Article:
So who is attending, according to the NEA? “Despite similar household incomes and education, people who call themselves middle-class were more likely to attend the arts than those who identified themselves as working class.” Forbes noted the obvious fact that people who define themselves as working class may be working on weekends and evenings when events take place and museums and galleries are open.

kids at concertHe reported that the misunderstanding by some that arts are “for elites by elites,” is worse than before. “Anti-arts rhetoric has become particularly malignant in the years since the economic collapse with many populist-leaning politicians worldwide attacking the arts as unnecessary luxuries that one percent-ers like to enjoy and make the rest of us pay for.”

So what do the arts contribute to US GDP? Forbes wrote $698 billion in 2012 or 4.32 percent of GDP. Note: He clarified that the figure included film, television and advertising industries along with the usual suspects.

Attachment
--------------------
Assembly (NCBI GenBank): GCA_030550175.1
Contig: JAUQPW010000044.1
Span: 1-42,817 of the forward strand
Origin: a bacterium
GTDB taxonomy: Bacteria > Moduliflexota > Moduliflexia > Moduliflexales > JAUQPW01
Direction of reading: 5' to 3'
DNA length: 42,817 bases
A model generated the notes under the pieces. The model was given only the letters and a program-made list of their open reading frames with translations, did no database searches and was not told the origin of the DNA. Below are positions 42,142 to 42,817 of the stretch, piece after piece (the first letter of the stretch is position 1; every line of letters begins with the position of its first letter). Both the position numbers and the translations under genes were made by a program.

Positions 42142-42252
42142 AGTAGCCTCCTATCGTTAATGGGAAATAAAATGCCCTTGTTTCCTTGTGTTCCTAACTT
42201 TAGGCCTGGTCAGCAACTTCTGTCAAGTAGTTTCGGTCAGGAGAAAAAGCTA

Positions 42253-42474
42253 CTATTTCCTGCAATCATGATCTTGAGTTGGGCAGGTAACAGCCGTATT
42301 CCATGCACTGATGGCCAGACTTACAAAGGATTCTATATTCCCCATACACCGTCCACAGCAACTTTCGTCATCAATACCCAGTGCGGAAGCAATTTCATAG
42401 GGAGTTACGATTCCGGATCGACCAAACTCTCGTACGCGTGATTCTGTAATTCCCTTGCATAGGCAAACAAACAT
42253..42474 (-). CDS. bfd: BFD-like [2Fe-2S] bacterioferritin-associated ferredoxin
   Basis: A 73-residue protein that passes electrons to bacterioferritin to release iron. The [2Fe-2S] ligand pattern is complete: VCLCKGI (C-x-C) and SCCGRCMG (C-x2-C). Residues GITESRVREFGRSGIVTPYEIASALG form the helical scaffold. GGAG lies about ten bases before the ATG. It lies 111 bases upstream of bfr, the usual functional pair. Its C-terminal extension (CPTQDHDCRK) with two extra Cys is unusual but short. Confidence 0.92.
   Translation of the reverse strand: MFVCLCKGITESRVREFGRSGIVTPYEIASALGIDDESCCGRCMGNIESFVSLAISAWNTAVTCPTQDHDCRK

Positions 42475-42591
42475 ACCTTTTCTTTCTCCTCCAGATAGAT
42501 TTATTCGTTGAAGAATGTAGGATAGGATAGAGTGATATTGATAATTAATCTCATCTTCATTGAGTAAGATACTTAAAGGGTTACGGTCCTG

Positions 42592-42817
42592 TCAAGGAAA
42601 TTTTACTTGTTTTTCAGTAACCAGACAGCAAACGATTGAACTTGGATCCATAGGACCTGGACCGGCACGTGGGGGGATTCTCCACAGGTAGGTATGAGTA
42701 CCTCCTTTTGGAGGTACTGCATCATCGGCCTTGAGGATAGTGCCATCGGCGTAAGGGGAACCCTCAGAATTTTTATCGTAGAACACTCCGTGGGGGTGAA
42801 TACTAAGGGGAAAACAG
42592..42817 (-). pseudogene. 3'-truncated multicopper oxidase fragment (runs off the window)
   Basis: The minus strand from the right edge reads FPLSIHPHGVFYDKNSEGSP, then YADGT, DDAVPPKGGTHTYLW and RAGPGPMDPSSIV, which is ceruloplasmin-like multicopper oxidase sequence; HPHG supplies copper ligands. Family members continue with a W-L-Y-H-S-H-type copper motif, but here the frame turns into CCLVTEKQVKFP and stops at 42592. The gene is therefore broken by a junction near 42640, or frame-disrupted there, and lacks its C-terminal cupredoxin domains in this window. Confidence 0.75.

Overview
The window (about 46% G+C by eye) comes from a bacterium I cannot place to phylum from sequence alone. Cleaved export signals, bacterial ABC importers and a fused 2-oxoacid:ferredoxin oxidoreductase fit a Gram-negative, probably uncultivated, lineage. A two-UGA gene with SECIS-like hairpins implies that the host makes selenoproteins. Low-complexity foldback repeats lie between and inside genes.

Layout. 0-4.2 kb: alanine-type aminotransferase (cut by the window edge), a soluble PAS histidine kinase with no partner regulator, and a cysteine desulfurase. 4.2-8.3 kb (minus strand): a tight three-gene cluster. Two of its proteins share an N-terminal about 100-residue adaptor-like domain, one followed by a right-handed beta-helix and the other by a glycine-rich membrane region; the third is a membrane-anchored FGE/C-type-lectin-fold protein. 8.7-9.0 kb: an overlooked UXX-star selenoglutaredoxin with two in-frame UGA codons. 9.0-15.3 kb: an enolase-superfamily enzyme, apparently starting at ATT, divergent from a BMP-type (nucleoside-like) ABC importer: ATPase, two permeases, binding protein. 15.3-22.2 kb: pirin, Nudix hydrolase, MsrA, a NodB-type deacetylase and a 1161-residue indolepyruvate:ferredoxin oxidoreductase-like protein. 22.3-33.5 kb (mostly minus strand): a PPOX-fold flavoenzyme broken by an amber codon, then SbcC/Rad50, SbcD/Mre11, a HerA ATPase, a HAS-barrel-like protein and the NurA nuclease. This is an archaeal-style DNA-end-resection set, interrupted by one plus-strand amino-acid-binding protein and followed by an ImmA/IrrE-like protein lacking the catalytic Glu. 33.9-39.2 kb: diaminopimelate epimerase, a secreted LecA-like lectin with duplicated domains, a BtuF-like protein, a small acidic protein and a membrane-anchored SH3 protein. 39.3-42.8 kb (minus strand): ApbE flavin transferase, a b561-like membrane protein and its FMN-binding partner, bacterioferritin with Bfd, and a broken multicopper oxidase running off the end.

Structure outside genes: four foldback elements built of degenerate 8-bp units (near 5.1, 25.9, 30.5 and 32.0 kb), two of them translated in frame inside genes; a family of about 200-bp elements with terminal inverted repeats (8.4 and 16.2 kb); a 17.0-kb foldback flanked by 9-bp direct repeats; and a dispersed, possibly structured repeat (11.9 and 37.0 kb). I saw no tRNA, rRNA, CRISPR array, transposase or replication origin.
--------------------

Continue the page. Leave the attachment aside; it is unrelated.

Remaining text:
Yet he didn’t point out essential information: What percentage of the $698 billion do TV and advertising represent? [I’m giving film the benefit of the doubt and determining that people attend movie theatres though clearly Netflix sales count in this number.] He compared the total to the construction industry with “only” a $586 billion contribution to GDP and transportation and warehousing–$464 billion.

museum visitorsForbes highlighted the trade surplus generated by the arts–$25 billion—which, given that we don’t export a great deal these days since we stopped manufacturing much, is significant. He also reported that “for every 100 new jobs created in the arts, 62 new jobs are created, on average, in other industries.” And: “For every dollar of increased spending on artworks, $1.98 of total economic output is created. In the case of museums, every new dollar of demand creates $1.76 of gains.”

Do you think that the impact on this country’s economy of fewer people attending “benchmark arts activities” will be as damaging as Forbes suggests should the downward slide continue? Do you attend such events to socialize? If nobody is free to go with you, do you stay home? Are there other potentially dire consequences of this downward trend?

dancers on stage